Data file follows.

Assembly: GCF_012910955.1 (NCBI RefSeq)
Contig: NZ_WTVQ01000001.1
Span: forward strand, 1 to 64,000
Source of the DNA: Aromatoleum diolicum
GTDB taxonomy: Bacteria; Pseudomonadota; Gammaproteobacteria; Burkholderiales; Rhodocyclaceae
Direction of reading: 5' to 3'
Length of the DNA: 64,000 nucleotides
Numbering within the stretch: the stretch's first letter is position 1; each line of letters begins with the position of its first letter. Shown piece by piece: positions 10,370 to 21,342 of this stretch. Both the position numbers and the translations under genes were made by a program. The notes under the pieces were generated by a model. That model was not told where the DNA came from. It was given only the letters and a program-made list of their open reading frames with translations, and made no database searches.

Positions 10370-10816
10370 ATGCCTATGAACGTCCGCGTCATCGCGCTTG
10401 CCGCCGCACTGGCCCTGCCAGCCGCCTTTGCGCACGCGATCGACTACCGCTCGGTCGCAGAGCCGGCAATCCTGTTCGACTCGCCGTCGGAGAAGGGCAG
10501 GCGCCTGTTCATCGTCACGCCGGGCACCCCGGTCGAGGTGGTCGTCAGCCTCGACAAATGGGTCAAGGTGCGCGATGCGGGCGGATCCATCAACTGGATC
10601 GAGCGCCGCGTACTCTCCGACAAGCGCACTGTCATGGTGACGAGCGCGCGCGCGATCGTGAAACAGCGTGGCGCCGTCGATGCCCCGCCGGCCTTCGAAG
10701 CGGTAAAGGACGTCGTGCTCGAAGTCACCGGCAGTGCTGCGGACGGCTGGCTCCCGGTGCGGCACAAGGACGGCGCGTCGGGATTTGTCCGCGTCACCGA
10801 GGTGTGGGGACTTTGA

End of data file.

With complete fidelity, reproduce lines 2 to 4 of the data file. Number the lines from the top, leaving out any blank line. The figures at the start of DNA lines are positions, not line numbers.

Contig: NZ_WTVQ01000001.1
Span: forward strand, 1 to 64,000
Source of the DNA: Aromatoleum diolicum